Lord, Our Lord, Thy Glorious Name

David; trans. by the Joint Committee on a Uniform Version, 1909
Based on Psalm 8
Addressed to God
Lord, our Lord, thy glorious namePs. 8:1; Ex. 3
all thy wondrous works proclaim;Ps. 75:1 KJV; 148:13
in the heav’ns with radiant signsPs. 19:1
evermore thy glory shines.
Infant lips thou dost ordainPs. 8:2; Matt. 21:16
wrath and vengeance to restrain;
weakest means fulfill thy will,Judg. 7; 1 Sam. 17; Zech. 4:10; 1 Cor. 1:27
mighty enemies to still.
Moon and stars in shining heightPs. 8:3
nightly tell their Maker’s might;Is. 40:26
when thy wondrous heav’ns I scan,Ps. 111:2
then I know how weak is man.Ps. 144:4; Eccl. 3:19
What is man that he should bePs. 8:4; Heb. 2:5–9
loved and visited by thee,Gen. 8:1; Job 7:17–18; Ps. 65:9
raised to an exalted height,Ps. 8:5
crowned with honor in thy sight?
With dominion crowned he standsPs. 8:6; Gen 1:28; 9:2; 1 Cor. 6:3; James 3:7
o’er the creatures of thy hands;
all to him subjection yield
in the sea and air and field.Ps. 8:7–8
Lord, our Lord, thy glorious namePs. 8:9
all thy wondrous works proclaim;
thine the name of matchless worth,Neh. 9:5; Phil 2:9
excellent in all the earth.

This useful hymn deals impressively with several doctrines that, although key, are not frequently touched upon in other hymns: God’s covenantal name and self-disclosure, the perspicuity of creation, the smallness of humanity, the dignity of humanity, and even—if the congregation is prepared to think along these lines—the perfect humanity of Christ (1 Cor. 15:27 and Heb. 2:6–8). Psalm 8 not only teaches these doctrines, it shows how they interrelate. The connections it draws are of a wonderfulness that is perhaps best acknowledged through poetry and song. If you are going to say something about the beauty of God’s ways (that is, of his “name”), the formal limitations of your speech will interfere least with the content of your message if you make the most of the best beauties God has bestowed on human speech (productive meter, rhyme, alliteration, melody, harmony, and, above all, an abundance of meaning).

Consider the first four lines of stanza 2. The catalectic trochaic tetrameter and solidly rhyming couplets delight both tongue and ear in much the same way that the “shining height” of the moon and stars do the eye. The resonant, alliterative Ms of lines 1–2 give way to weaker Ws in lines 3–4 as we contrast the grandeur of the creator with the weakness of the creature who merely beholds that grandeur. And yet the last word of line 4, “man,” sounds so much like the first word of line 1, “moon,” that it rounds out the quatrain nicely and foreshadows some of the grandeur about to be conferred on man in subsequent lines.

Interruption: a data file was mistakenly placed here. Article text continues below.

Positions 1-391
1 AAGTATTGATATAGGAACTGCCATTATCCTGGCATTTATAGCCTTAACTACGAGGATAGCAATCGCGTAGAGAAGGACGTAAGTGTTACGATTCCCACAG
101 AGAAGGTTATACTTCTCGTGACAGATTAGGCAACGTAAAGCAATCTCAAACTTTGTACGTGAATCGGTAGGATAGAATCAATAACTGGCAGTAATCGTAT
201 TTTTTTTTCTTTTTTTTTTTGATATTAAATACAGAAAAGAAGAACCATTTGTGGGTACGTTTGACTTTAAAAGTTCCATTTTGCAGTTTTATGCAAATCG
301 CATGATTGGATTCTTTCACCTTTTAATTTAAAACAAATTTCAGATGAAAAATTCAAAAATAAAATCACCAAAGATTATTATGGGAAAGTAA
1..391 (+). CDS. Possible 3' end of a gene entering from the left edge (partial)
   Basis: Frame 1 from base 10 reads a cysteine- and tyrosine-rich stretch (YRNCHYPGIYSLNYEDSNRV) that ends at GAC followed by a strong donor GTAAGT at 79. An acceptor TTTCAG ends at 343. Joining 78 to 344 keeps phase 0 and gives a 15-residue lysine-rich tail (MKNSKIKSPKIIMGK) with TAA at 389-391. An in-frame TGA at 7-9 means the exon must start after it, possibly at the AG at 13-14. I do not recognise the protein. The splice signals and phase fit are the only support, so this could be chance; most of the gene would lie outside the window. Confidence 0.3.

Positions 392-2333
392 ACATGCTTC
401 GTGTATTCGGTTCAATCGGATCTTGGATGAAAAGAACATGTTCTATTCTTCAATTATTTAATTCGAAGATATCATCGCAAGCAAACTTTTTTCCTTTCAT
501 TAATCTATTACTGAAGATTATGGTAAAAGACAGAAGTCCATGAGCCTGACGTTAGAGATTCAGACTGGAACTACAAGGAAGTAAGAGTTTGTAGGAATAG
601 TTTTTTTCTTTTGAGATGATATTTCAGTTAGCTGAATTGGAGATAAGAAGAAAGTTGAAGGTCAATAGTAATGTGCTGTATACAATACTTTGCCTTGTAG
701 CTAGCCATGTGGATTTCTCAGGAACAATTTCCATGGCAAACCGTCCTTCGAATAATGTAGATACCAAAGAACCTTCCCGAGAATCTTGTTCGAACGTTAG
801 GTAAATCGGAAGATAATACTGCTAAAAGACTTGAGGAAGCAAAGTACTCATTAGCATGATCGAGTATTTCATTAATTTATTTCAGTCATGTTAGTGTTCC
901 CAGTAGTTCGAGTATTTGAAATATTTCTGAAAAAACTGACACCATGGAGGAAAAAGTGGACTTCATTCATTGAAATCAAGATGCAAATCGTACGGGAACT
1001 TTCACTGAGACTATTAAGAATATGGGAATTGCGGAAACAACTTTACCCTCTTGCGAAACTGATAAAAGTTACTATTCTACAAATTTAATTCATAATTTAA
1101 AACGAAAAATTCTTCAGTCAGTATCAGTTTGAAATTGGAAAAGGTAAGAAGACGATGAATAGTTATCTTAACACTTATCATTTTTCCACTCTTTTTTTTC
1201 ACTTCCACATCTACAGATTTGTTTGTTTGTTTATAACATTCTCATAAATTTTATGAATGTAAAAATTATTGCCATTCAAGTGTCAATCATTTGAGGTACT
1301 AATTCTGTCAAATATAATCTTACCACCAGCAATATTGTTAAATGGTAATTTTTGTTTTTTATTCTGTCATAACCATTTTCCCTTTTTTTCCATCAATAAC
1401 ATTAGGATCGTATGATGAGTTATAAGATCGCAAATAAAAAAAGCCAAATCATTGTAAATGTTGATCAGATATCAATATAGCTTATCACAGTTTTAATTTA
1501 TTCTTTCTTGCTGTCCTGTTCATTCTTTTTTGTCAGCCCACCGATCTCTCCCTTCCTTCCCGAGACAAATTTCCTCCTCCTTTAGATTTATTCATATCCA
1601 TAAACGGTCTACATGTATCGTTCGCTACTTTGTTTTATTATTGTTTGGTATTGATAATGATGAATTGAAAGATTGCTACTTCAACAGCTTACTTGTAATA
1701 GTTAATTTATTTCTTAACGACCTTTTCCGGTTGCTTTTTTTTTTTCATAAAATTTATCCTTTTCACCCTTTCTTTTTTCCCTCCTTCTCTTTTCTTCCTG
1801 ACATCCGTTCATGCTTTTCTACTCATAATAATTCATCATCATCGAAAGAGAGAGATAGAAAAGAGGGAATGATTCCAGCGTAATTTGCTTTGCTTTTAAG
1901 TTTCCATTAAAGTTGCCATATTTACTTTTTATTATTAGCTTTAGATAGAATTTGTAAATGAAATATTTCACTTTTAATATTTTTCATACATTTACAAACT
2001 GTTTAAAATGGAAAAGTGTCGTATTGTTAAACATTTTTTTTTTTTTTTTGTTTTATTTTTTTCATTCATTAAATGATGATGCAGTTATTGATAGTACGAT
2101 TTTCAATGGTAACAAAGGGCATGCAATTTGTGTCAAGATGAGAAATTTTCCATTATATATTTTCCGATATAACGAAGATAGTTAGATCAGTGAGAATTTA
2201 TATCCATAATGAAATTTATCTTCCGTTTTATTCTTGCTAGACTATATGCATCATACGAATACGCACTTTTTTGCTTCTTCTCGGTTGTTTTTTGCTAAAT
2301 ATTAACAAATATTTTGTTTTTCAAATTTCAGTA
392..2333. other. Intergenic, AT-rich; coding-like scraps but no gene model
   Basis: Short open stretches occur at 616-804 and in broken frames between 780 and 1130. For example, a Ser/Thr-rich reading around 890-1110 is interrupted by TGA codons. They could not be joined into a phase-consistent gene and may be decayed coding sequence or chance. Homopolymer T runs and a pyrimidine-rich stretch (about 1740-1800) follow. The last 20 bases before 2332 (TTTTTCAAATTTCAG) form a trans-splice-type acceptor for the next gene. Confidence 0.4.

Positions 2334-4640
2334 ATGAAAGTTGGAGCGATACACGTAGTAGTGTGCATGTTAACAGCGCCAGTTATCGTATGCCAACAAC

It is wonderful that human beings can come to understand themselves only by looking beyond themselves to the work of God’s fingers. Such study humbles humans and teaches them the absolute difference between Creator and creature (stanza 2, lines 4–5) even as it teaches them the magnitude of God’s goodness in loving them and exalting them despite this difference (stanza 2, line 6, through stanza 3, line 4). Stanza 1 prepared us to accept this paradox by noting the glory God receives from the mouths of babes. The lesson as a whole is framed by God’s covenantal name (note the fourfold repetition of “Lord,” the English word for Yahweh) because it is by covenant that God redeems fallen man and restores him to that dominion to which he was called. In Christ, weakest means (stanza 1, line 7) can glorify God’s matchless worth (corresponding line in stanza 3).

The CRC sings “Lord, Our Lord, Thy Glorious Name” to the tune EVENING PRAISE, the PCUSA to GOTT SEI DANK DURCH ALLE WELT—both fine settings. But we believe neither tune improves on the one to which this text was first set in 1912. The fit with THANKSGIVING (GILBERT) is so nearly perfect that one is surprised to discover the tune was composed years earlier for another text (“Come, Ye Thankful People, Come”). Lines 3–4 are sung to the same melody as lines 1–2 but with a wonderful new harmony in line 3 for “radiant signs” (D7 applied as the dominant of the submediant). “Wrath and vengeance” (stanza 1, line 6), “loved and visited” (stanza 2), and “all thy wondrous works” (stanza 3) occur on the highest, climactic pitch, reached via heightened repetition. “Restrain” (stanza 1, line 6) takes us back to the same melody as in the first half of the tune (line 7) only to achieve a second climax—and a different kind from that in line 6—with an expansive slowing down on high “do” at “enemies to still” (stanza 1) and “in all the earth” (stanza 3).